+ Watch IPI
on My Watchlist
Intrepid is the largest US producer with almost 10% market-share. Strong endorsement from the world's richest brothers.
dust is settling... and Koch is buying...
Hoping for a bounce after Potash stocks were hammered on Russian Potash production news.
Lowest P/B in the industry, best financial solvency ratios, takeover candidate.
Potash been beaten down recently - this US player well positioned when farmers aroound the works come up for air
I have always made money trading this stock. Here's to the streak continuing.
Ugh, I meant to do this with a limit order at a lower price.Curse you, Perry the Platypus!
IPI, headquartered in Denver, CO, is the largest domestic producer of 'potash' (potassium chloride) and langbeinite fertilizers. They operate 5 active potash production facilities (3 in NM and 2 in UT). Their fertilizers, potash in particular, are quite essential to plant formation and growth - necessary for the production of many domestically produced crops (corn, potatoes, wheat, etc.) Currently, US crop producers import about 85% of their potash inputs. Of the remaining 15% that is domestically produced, almost 10% is distributed by IPI. When looking at IPI's financials for the past few years, I am excited about their future prospects to take an even larger domestic market share. For the past 3 years running, their top line has consistently increased. 2011 Revenues were about $443mm, compared to $359mm and $301mm in 2010 and 2009, respectively. If this top line growth doesn't excite you, maybe I should note their ability to turn revenues into actual profits appears to be increasing. Net Profit was about $110mm in 2011, up from $46mm in 2010. This is a net profit of about 25% which is quite impressive. I haven't even hit on their balance sheet, which is rock solid. Some companies are not highly leveraged, which is good... this company, however, is not leveraged AT ALL. They hold pretty much no debt (no LTD) other than about a small amount of current payables. Great... As an investor, I hate to see my company (yes, you own part of the company) have profits taken away from interest paymetns.Other positives that I won't hit on too long, but that are nonetheless extremely great indicators: ROE low teens, consistent positive cash flow from operations, reinvesting cash into propert plant and equipment purchases..Not the cheapest stock you'll find if you look at the valuation, but still very fairly priced (I believe actually undervalued by quite a bit) for what you're getting. Would you rather pay for something that will last a lifetime or rent something that will last for 1 week and then break?I say buy and hold for 3-5 years minimum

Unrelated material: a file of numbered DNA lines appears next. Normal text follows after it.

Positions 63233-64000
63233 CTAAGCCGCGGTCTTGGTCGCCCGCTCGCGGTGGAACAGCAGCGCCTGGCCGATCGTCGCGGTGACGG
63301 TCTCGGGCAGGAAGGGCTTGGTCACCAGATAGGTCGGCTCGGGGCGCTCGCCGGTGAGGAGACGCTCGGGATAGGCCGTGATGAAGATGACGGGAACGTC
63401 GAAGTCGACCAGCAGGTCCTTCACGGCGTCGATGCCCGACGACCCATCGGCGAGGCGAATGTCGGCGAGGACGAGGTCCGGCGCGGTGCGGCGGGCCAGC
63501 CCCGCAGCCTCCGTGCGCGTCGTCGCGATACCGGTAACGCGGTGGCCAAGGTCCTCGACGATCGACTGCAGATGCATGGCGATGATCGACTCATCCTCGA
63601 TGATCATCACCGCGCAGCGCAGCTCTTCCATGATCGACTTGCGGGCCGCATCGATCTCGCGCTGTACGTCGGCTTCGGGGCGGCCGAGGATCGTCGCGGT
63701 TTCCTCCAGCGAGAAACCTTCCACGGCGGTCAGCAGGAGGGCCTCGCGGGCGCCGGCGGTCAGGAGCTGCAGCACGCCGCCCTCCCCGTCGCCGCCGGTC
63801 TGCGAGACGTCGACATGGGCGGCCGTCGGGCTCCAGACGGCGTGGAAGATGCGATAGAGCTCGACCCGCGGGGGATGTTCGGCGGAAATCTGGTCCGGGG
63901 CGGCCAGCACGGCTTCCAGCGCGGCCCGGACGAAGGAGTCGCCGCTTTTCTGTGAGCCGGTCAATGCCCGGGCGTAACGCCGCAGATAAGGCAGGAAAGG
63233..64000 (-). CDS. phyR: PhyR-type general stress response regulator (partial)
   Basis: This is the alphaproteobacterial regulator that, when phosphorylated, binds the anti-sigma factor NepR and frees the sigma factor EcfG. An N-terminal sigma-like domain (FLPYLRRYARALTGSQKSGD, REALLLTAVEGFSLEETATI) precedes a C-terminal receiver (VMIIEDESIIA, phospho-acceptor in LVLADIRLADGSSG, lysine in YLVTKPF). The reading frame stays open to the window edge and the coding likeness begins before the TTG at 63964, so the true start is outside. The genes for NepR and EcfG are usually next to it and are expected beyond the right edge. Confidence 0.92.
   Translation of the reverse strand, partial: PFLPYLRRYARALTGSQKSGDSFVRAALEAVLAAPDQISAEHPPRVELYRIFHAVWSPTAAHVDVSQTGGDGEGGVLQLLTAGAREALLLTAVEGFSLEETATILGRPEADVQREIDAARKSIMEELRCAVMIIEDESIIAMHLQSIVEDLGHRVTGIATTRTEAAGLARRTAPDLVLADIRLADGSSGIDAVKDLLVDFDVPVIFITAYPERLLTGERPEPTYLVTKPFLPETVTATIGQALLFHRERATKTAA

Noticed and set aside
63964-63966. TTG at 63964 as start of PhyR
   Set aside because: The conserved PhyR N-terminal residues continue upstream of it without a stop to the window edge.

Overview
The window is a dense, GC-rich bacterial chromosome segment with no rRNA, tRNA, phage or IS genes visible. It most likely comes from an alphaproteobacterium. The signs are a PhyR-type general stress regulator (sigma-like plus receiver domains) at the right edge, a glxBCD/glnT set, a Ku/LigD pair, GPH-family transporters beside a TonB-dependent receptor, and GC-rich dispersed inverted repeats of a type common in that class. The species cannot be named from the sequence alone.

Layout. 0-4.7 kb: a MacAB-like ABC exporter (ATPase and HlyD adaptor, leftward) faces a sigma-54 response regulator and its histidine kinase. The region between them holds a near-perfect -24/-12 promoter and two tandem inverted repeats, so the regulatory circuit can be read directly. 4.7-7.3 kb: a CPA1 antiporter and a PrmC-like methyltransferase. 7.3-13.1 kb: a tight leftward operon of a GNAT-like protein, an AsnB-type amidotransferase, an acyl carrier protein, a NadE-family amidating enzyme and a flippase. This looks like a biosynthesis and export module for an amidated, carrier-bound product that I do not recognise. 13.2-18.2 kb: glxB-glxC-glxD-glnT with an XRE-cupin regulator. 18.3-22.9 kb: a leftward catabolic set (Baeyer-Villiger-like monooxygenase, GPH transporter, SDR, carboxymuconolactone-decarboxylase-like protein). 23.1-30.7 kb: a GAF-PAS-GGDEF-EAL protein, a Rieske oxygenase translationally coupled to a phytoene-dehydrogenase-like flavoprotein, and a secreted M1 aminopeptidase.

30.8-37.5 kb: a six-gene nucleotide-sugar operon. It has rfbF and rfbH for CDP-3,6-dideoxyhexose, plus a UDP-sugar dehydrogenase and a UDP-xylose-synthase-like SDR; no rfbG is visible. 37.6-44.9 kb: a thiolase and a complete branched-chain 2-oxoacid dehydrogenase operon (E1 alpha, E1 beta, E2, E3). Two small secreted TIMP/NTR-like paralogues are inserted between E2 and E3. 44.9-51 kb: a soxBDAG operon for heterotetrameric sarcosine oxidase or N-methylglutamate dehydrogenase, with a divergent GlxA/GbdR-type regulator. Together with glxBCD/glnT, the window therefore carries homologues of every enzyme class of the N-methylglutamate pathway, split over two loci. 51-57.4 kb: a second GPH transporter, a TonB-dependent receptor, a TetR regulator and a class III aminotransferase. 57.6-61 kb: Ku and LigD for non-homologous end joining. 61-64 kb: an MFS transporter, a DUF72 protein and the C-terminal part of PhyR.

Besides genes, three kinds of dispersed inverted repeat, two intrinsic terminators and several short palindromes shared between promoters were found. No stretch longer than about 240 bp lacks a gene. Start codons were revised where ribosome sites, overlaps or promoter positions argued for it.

Profitability in this sector are driven by potash prices and cost of production. Potash prices are going to depend on ag demand, which is pretty much determined to grow to meet biofuels production targets, plus huge growth in the developing world. Production costs in the mine are relatively fixed and natural gas prices in North America look to remain low. I'll take this one while it is beaten down (currently $21/share).
Fertilizer stocks are priced like food is going out of style.
no debt. In bullish sector
IPI is an American play, only specialty potash in America (types needed for fruits and vegetables). Also, local supplier implies lower shipping costs implies greater local sales
This company has no debt. It sells a necessary commodity for a world population that is growing. It has high insider ownership. The price is depressed. The management is adept with its treatment of cash flow.
Largest fertilizer maker in America.
Their IPO was near the peak of the AG bubble but they are still a pretty solid company putting up good numbers in a bad climate.
Its US market has advantages--less freight expense, closer customer base. Some rocky management, changing lower expected potash output (Q4 2008).
Another chem/fertizer play on the rebound in AG sector
I've been short on this and covered during the big drop yesterday 10/16/08. Even I am shocked at how far down this went. I understand all the factors, including the general economy, but I honestly can't envision this going lower with any substance. Waiting for confirmation to go long, which I'd consider a solid break above 20. I expect to see this early next week given the absence of economic reports, so we'll only be seeing various company earnings for a couple of days, which will hopefully be positive.I'm with Buffet that once people start calling a recession, it's already over or almost over. That has been shown to be historically true in articles earlier this year about past recessions. LIBOR slowly but surely decreasing, which although some complain, that's probably the best way for it to go.
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